Follow Post Deployment DoS and Zone Protection Best Practices

DoS and Zone Protection post-deployment best practices ensure that everything is functioning as expected and help you maintain the deployment.
After you deploy zone and DoS protection, ensure that everything is working as expected and take steps to ensure that it keeps working as expected as you network evolves.
  1. Measure firewall performance to ensure it’s within acceptable norms and so you understand the effect of zone and DoS protection on firewall resources.
    If the levels of zone and DoS protection (combined with other resource-consuming features such as decryption) consume too many firewall resources, the best practice is to scale up the resources rather than to compromise security.
  2. For easier management, use separate log forwarding profiles to forward DoS and zone threshold event logs separately from other Threat logs. Send DoS and zone logs directly to the relevant administrators via email and also to a log server, so notifications contain only events that are potential DoS attacks. Configure DoS event log forwarding on the DoS Protection policy rule (
    DoS Protection
    ) and configure Zone event log forwarding on each zone (
    Alarm Rate
    threshold event log messages to low or informational severity. Set DoS protection
    and zone protection
    Activate Rate
    Max Rate
    threshold event log messages to critical severity. After you set the flood thresholds properly, the logs show you the potential flood attacks on the network because you only see threats and anomalous events. If you see too many false alerts, the thresholds are set too low or the firewall isn’t properly sized for the traffic it handles.
    The firewall takes cumulative logs every 10 seconds to keep log volume manageable, avoid overwhelming log servers, and preserve firewall resources.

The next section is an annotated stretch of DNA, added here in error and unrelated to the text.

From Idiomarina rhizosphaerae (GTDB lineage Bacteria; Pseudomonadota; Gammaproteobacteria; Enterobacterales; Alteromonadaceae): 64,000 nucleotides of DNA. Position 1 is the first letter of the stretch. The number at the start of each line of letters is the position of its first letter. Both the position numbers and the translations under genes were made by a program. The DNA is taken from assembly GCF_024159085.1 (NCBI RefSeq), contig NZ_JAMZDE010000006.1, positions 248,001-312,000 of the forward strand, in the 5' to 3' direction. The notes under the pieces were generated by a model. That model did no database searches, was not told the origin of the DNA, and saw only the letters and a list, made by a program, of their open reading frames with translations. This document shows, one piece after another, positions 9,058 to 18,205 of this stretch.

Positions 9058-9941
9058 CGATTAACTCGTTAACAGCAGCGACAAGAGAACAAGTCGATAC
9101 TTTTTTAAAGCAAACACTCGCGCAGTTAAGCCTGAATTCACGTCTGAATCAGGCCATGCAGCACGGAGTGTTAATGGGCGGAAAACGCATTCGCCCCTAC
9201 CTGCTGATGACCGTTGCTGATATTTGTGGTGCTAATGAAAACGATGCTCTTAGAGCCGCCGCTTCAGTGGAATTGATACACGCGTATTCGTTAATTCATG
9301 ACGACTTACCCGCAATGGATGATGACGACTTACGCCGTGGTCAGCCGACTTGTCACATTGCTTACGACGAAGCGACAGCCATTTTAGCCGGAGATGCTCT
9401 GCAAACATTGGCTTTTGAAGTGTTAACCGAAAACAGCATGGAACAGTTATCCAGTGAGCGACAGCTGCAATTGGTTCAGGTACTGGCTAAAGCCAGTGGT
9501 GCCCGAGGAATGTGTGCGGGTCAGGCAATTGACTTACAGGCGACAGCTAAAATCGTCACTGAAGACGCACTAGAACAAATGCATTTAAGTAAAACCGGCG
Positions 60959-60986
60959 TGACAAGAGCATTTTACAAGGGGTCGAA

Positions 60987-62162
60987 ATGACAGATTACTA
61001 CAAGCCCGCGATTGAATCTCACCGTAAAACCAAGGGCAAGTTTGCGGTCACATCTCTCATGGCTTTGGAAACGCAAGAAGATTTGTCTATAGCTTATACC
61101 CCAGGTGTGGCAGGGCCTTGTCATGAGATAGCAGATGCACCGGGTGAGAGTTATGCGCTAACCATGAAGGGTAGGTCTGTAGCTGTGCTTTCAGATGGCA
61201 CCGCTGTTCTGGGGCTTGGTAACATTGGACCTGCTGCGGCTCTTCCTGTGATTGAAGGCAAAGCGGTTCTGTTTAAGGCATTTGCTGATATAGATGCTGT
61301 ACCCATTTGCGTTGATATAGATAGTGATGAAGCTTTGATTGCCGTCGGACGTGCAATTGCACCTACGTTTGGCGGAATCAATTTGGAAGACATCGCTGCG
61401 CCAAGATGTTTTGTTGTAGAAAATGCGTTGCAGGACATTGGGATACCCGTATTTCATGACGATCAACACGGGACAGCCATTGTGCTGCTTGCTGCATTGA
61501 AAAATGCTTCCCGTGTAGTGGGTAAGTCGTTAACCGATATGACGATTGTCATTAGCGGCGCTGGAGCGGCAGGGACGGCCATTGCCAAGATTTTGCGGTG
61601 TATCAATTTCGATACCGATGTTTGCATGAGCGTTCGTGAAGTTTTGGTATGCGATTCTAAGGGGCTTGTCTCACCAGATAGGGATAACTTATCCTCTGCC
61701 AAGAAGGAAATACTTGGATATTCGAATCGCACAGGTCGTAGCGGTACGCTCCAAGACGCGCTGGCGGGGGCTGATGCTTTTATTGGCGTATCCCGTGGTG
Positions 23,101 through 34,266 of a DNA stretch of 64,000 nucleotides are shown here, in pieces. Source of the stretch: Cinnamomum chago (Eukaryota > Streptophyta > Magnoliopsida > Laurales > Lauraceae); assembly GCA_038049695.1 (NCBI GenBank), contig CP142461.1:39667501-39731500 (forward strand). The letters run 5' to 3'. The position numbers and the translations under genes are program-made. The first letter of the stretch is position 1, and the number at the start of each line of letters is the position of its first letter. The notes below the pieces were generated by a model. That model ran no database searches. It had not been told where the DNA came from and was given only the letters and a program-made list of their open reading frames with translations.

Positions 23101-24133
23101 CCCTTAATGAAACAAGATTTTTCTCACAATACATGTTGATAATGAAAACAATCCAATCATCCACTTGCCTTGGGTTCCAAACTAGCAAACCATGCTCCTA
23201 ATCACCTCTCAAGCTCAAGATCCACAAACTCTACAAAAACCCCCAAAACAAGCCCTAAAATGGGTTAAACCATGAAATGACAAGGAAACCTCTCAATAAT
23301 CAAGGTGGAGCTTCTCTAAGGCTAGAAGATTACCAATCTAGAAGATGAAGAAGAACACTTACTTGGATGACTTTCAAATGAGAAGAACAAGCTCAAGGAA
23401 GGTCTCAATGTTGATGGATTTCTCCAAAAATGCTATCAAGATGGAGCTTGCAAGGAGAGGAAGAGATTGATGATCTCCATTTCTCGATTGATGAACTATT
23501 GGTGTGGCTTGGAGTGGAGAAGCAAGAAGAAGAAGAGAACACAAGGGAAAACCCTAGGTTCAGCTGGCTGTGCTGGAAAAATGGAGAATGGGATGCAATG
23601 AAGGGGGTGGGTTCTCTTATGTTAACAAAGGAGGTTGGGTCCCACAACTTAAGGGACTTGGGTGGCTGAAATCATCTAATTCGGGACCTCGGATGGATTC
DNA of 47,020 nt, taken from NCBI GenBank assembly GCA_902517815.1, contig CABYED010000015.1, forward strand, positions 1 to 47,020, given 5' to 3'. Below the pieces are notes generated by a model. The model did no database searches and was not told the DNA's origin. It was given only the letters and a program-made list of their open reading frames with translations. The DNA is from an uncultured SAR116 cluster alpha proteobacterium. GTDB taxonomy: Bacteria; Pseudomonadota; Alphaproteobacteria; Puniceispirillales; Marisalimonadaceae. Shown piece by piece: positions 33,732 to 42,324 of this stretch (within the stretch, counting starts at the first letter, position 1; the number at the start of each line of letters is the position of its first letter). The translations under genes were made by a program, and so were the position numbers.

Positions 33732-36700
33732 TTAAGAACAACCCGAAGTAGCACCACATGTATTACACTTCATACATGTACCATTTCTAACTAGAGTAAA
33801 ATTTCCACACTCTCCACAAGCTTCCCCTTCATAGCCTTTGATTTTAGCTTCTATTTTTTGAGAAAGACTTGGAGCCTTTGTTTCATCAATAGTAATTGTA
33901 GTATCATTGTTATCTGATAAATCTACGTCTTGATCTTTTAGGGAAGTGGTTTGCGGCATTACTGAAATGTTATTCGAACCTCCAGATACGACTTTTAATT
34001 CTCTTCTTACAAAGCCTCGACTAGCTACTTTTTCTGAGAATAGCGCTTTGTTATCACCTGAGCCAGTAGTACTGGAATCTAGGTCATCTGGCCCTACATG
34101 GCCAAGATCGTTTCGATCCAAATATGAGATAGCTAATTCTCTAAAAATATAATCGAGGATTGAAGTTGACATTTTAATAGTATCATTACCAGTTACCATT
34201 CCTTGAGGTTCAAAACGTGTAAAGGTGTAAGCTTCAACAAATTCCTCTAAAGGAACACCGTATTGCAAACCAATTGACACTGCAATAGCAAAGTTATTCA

3. Watch for and investigate other indicators of DoS attacks.
    In addition to configuring log forwarding so administrators receive notifications when flood thresholds are crossed, check attack indicators and investigate potential DoS attacks:
    • Review DoS threat activity (
      Threat Activity
      ) and look for patterns of abuse.
    • On firewall models that support it (PA-3050, PA-3060, PA-3200 Series, PA-5200 Series, and PA-7000 Series), monitor blocked IP addresses (
      Block IP List
      ) for IP addresses the firewall blocked because of a potential DoS attack. The
      Block Source
      column identifies the name of the classified DoS Protection profile that blocked the IP address.
    • A partial or complete traffic outage on the firewall, slow web browsing or endpoint connectivity, or new sessions failing may indicate a DoS attack. High CPU utilization, packet buffer and descriptor depletion, and a spike in the number of active sessions can also indicate a DoS attack.
    • Learn more about Zone and DoS Protection Event Logs and Global Counters to monitor DoS activity.
    Flood threshold breaches may indicate a DoS attack, but they may also indicate misconfigured CPS values, misconfiguration of another internal device, faulty NIC adapters, potential threats from insiders, or incorrect firewall sizing.
  4. Network traffic patterns change over time, new devices are added to the network and old device are removed, and special events can temporarily affect traffic patterns.
    For these reasons, periodically take new CPS measurements and revisit the zone and DoS flood threshold settings—because networks constantly evolve, DoS and zone protection require an iterative approach.

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